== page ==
(iii) completeness of the data set (survey responses, focus group feedback) for
the course; and
(iv) the richness of the lessons learned and their transferability to other teaching
contexts.

Case study template and reports


For the case study compilation, a common template has been introduced. Each case
study report consists of:
• An overview of the module, including the pedagogic theme which has been
addressed in the design of the course and a list of conclusions /
recommendations emerging from the pilot.
• The rationale for the course and description of the blended approach, including
comments on the learning activities and tools for the online component of the
pilot.
• The e-learning profile of the cohort, touching on their IT skills, experience with
computers for learning and expectations towards the VLE.
• Description of student perceptions on the outcomes from the pilot, drawing on
focus group and survey feedback. Activity logs and feedback from the module
leader and tutorial team are also used to provide context to their observations.
• Actions for further development, highlighting the lessons learned for future
modules.

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The module leader is asked to sign off the report, which is then associated with a
blended learning model, as part of the University’s framework of blended course design
models which reflect a graduated approach to design from supplemental to fully
integrated course designs. This is intended to help staff interpret the course design
approach and relate it to their own context. The case study reports are presented on a
showcase website targeted at staff, highlighting the outcomes from the pilot projects
(see http://vlesupport.york.ac.uk/webapps/portal/frameset.jsp?tab_id=_192_1 ).

In order to provide further context to the case study report, we have presented each
report in conjunction with an archived (read-only) copy of the module site, with sensitive
student data removed. Staff are encouraged to explore these course sites and draw
inspiration from the course design approach which may, for example, feature good
practice in the structuring of content and activities or the observance of accessibility
standards in the site design etc.

Looking to the future, we also aim to introduce a further enhancement to the showcase
through linking original courses to revised designs which incorporate the lessons
learned from the student learning experience, demonstrating the evolution of course
design approaches to new staff. The combined case study report and module site
access represents a valuable learning resource and footprint for each module leader, to
review and build on in future iterations of the course.

LESSONS LEARNED AND SUSTAINABILITY OF APPROACH


Rather than capture a snapshot of student e-learning across departments through
benchmarking practices, we have described an attempt to embed e-learning evaluation
across modules as a standard practice using the case study method. Clearly though this
has been established with a controlled level of system usage, and challenges to this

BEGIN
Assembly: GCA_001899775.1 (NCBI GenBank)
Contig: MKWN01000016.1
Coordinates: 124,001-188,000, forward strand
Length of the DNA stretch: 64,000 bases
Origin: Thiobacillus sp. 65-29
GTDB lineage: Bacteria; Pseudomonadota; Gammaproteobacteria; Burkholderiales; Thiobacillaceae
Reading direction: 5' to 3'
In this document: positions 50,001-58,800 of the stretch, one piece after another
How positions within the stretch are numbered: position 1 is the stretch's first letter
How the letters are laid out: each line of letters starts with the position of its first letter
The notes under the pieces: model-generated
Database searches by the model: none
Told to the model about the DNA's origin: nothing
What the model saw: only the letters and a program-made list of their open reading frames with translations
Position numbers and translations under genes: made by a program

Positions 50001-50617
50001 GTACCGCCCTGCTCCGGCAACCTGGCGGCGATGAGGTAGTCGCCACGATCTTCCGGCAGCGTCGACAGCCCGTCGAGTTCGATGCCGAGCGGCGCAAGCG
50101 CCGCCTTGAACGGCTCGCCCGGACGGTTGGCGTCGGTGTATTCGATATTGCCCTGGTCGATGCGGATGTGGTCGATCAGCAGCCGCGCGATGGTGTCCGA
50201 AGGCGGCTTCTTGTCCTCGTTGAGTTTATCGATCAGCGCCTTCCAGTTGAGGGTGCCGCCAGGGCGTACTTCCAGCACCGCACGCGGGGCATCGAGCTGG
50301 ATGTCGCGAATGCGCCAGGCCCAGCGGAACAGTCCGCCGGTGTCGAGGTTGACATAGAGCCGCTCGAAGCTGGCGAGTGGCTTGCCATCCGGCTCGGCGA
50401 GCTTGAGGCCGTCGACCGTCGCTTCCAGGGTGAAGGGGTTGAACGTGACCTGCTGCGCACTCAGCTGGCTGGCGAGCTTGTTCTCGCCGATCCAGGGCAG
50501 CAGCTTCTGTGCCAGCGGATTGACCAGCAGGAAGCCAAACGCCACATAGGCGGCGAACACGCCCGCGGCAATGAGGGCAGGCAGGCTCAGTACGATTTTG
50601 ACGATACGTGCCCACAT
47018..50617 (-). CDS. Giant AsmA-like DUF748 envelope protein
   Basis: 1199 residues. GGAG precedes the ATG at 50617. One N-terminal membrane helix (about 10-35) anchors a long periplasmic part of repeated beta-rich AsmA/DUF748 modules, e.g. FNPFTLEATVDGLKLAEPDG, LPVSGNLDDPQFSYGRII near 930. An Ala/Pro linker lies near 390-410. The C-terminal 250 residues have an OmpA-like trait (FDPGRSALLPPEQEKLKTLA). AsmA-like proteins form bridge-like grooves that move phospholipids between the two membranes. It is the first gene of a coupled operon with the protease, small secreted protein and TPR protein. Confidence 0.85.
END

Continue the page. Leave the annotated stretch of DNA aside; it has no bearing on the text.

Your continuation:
evaluation approach will emerge in terms of the sustainability of data collection and
case writing as the volume of blended modules increases and as we approach full
availability of service. Nevertheless, there have been some useful lessons learned from
the implementation of the evaluation process.

The coupling of the induction process with the release of the entry survey has ensured a
high response rate from students (> 70%), and useful feedback has been gathered on
the varied e-learning profiles and expectations of students toward VLE usage. In
contrast, the exit survey instrument has generally recorded lower response rates, which
may reflect a level of survey fatigue, with students asked to complete two separate
evaluation forms as part of the general course evaluation and reflection on the blended
learning experience. The future points to a joined-up evaluation process where
questions on the online learning experience are embedded within one evaluation
instrument, as the VLE becomes integral to teaching and learning.

A further challenge relates to the visibility of student learning for out-of-class activity,
with students opting to use multiple communication tools to facilitate group-based tasks.
This complicates the tracking process for student learning, with VLE activity logs
recording online activity only in part. We have therefore placed a strong emphasis on

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focus group reviews to provide an insight into the range of tools that students are using,
and the informal learning methods which they employ to support their learning. Moving
forward, the challenge will arise as to how to support these sessions across a wider
range of modules. Indeed there are associated issues of access to data and the
willingness of module leaders to support this level of scrutiny on the student learning
experience. Whilst collaboration between staff and the central e-learning team in the
evaluation of projects has been a feature of the pilot phase, there may be less
enthusiasm by staff for this activity as the VLE is rolled out across the university.

Aside from the practicality of conducting case study research, we should also reflect on
the wider value of lessons learned from this approach. A weakness often associated
with case study research is the degree to which we can draw general conclusions from
individual case studies and apply results to different contexts. The application of results
is restricted to one event or situation, with generalisation proving quite problematic. For
the purposes of staff training and the dissemination of good practices to new course
developers, this represents a potential obstacle. However, Lawler et al., (1985) suggest
that single case studies can be helpful in developing and refining generalisable frames
of reference. Further, when multiple case studies are used, it is possible to relate